For the Michigan State women’s cross country team, now is the time to win. And believe me, the Spartans have made that decision very clear recently.

Fresh from winning the Big Ten Conference title, the women of Michigan State displayed the same great talent and resilience as they once again raced to victory with individual and team titles at the 2010 NCAA Great Lakes Regional Championship. .

Senior Emily MacLeod again led the Spartans by winning the 6K in 20:18.76, successfully defending her individual title that she first won in last year’s race.

MacLeod was followed by junior Carlie Green (a sensational sixth-place finish in 20:41.98), junior Rebekah Smeltzer (an excellent eleventh-place finish in 20:53.17), sophomore Kristen Smith (30 at 21:32.19) and freshman Julia Otwell (32 at 21:38.27). Her overall average time was 21:00.88, a hair less than 21 flat.

The Spartans were the only team to place 3 running backs in the top 15: MacLeod (1st), Green (6th) and Smeltzer (11th).

Michigan State’s winning score of 80 was 16 points better than archrival Michigan’s 96, as the Wolverines had to settle for second place once again (they finished as runners-up to Michigan State in the Big Ten Conference championships). ).

The next 8 teams were Toledo (3rd with 130), Ohio State (4th with 139), Indiana (5th with 167), Notre Dame (6th with 207), Miami-Ohio (7th with 220), Central Michigan (8th with 232), Dayton (9th with 248) and Wisconsin (10th with 266).

The Great Lakes Regional at Oakland (MI) University featured 33 teams and 231 runners on the 3.72-mile course.

Spartan sophomore Katie Haines was 74 and freshman Sara Kroll was 88.

MacLeod led a strong and intelligent race. “I was really trying to stay cool and cool,” MacLeod said, “I knew the Toledo girl was going to go fast. I just stayed back, stuck to my game, and it all worked out.”

“Emily went out today really not wanting to lead after learning the strategy of several of the other runners,” said Walt Drenth, Michigan State Director of Cross-Country.

“He kept his balance throughout the race. Before the race we talked about minimizing both his mental and physical efforts in preparation for the NCAA championships,” Drenth continued.

“After falling behind for part of the race, (she) caught up with the leaders with about 400 meters to go, and then went on to win the race. When you come into a race as the defending champion, you really have a lot of people. looking to run to you. She managed expectations well and showed the kind of person she is, as well as the kind of team Michigan State is. It’s about the team, not the individual.”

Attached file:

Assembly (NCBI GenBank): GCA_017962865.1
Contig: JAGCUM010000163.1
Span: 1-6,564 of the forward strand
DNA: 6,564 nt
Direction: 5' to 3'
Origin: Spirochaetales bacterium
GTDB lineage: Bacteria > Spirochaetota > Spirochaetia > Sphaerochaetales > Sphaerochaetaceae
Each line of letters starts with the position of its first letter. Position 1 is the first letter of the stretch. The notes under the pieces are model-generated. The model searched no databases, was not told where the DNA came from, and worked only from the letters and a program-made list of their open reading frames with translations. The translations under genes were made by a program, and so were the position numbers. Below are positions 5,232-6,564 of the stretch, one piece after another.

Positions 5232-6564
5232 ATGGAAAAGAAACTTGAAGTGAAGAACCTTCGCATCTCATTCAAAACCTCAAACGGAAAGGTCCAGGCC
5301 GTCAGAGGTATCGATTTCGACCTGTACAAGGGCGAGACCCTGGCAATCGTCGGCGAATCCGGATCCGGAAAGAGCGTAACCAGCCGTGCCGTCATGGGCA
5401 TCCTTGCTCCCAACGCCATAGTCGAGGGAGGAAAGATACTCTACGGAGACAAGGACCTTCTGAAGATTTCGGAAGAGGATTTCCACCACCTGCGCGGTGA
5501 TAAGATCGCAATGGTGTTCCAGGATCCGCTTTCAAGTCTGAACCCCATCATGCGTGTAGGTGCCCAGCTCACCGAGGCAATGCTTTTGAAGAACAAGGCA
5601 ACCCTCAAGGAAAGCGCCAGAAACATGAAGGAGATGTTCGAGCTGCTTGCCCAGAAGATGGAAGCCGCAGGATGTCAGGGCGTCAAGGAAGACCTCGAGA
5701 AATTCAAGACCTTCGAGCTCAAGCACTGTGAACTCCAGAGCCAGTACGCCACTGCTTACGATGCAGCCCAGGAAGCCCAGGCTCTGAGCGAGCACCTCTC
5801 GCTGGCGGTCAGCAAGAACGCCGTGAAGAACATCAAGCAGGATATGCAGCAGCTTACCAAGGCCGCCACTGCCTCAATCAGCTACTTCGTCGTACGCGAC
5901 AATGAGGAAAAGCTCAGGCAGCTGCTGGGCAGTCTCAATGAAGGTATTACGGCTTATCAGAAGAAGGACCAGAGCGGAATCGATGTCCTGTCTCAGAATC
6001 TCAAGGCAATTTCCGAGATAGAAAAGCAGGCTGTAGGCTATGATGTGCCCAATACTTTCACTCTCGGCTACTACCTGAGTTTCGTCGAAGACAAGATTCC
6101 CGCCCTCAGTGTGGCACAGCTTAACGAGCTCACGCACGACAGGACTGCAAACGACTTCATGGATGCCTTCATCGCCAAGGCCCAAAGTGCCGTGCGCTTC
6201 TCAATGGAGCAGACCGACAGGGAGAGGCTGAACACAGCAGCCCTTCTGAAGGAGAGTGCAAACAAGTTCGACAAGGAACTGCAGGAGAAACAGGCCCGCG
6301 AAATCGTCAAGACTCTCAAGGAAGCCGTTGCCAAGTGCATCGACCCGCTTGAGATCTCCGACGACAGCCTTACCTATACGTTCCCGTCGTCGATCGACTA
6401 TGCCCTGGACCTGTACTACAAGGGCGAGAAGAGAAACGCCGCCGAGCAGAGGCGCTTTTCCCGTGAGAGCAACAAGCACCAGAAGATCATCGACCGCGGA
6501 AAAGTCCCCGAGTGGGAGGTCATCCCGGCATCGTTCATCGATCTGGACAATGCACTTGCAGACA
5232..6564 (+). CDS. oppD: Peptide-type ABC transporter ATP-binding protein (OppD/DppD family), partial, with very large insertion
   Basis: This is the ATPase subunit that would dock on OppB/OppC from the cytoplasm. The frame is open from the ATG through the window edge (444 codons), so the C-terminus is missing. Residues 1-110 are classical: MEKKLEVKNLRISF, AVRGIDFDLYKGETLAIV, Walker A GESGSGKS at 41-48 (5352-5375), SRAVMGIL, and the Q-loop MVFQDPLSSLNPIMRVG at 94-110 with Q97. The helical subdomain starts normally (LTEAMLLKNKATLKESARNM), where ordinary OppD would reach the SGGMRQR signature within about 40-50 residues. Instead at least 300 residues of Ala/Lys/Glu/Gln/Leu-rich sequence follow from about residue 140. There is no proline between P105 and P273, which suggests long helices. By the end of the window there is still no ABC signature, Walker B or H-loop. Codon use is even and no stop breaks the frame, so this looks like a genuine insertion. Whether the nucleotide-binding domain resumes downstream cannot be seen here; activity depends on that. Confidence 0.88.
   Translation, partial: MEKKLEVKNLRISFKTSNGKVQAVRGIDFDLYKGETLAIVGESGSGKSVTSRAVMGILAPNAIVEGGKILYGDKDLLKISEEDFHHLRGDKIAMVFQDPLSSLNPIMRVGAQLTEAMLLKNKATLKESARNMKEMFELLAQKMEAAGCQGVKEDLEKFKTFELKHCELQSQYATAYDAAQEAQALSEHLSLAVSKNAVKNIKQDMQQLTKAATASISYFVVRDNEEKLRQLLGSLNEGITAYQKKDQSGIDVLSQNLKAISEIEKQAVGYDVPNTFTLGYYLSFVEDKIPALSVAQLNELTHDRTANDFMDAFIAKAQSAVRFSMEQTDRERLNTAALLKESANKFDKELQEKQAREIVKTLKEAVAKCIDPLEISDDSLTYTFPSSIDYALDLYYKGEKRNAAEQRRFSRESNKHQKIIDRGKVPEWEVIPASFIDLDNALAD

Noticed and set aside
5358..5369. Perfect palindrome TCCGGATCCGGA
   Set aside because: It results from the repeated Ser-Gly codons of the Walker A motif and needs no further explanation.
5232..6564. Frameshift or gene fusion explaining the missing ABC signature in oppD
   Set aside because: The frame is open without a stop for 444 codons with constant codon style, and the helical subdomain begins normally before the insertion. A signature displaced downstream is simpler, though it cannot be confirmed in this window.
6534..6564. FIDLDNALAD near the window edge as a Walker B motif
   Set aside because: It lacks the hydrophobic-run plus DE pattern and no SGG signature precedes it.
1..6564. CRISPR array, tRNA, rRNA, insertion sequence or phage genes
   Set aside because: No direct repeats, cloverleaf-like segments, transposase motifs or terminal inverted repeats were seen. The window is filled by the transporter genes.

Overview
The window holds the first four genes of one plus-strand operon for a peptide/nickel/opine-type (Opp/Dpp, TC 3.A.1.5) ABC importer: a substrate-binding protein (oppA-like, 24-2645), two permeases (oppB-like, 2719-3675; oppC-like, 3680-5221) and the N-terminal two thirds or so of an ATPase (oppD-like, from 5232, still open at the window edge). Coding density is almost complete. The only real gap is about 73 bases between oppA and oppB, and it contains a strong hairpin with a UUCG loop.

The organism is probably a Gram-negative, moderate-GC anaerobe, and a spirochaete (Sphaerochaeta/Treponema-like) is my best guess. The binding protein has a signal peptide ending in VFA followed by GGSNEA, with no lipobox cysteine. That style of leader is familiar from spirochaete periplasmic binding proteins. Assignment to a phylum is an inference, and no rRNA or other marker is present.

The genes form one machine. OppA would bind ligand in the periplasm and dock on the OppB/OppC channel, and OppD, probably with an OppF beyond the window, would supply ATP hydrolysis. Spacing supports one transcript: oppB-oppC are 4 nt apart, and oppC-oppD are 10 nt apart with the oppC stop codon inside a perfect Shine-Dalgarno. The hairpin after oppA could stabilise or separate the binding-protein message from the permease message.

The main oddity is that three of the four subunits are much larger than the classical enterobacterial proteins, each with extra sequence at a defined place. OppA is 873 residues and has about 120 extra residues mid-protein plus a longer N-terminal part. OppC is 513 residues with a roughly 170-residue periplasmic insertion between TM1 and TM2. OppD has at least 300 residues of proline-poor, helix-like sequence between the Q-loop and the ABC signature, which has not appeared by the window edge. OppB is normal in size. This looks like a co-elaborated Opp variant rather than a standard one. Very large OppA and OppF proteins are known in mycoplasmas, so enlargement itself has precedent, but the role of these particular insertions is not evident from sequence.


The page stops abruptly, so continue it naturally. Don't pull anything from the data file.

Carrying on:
By winning, Michigan State automatically qualified for the 2010 NCAA championship. By winning the singles title, Emily MacLeod became the first Spartan to win back-to-back championships. Her win was also Michigan State’s third in a row, as Nicole Bush won the singles title in 2008, with a time of 20:48.5.

Michigan State also won back-to-back Great Lakes titles in 2006 and 2007. Last year, the Spartan women finished fifth in the team competition.

Emily MacLeod was subsequently named the 2010 Great Lakes Region Female Athlete of the Year for the second year in a row, and Director Walt Drenth was named Great Lakes Women’s Coach of the Year.

The men from Wisconsin once again dominated this year’s Great Lakes regional meet, putting together a dream finish 2-6-7-8-9 to win with 32 points to runner-up Indiana’s 76 points.

This time, the Badgers were led by sophomore Reed Conner (2nd in 30:28.70), sophomore Maverick Darling (6th in 30:31.61), junior Elliot Krause (7th in 30:31.79), sophomore Mohammed Ahmed (8th in 30:31.85), and senior Landon Peacock (9th in 30:32.02). His average time to win was 30:31.20 over the 10-kilometre (6.2-mile) course.

Do you think Wisconsin has a chance of repeating again next year? Are you serious, mate? They seem to have a lock on the men’s competition for a few years to come.

Wisconsin’s sixth-place finisher, junior Phil Thomas, was 23rd in 30:51.93. If he thinks he wasn’t fast enough, consider this thought: His timing would have seen him finish third in scoring on 28 of the 31 teams in the competition.

The message: don’t mess with the male Badgers when they’re running or cornered with no way out; you’ll likely be staring at their butts the entire race.

Cincinnati’s Eric Finan won the individual title in 30:25.34, an average of 4:53.8 per mile.

The Michigan State men were fifth with senior Patrick Grosskopf finishing 13th in 30:39.06. He earned honors in all regions for the second year in a row and qualified for the NCAA finals as an individual.

Copyright © 2010 Ed Bagley

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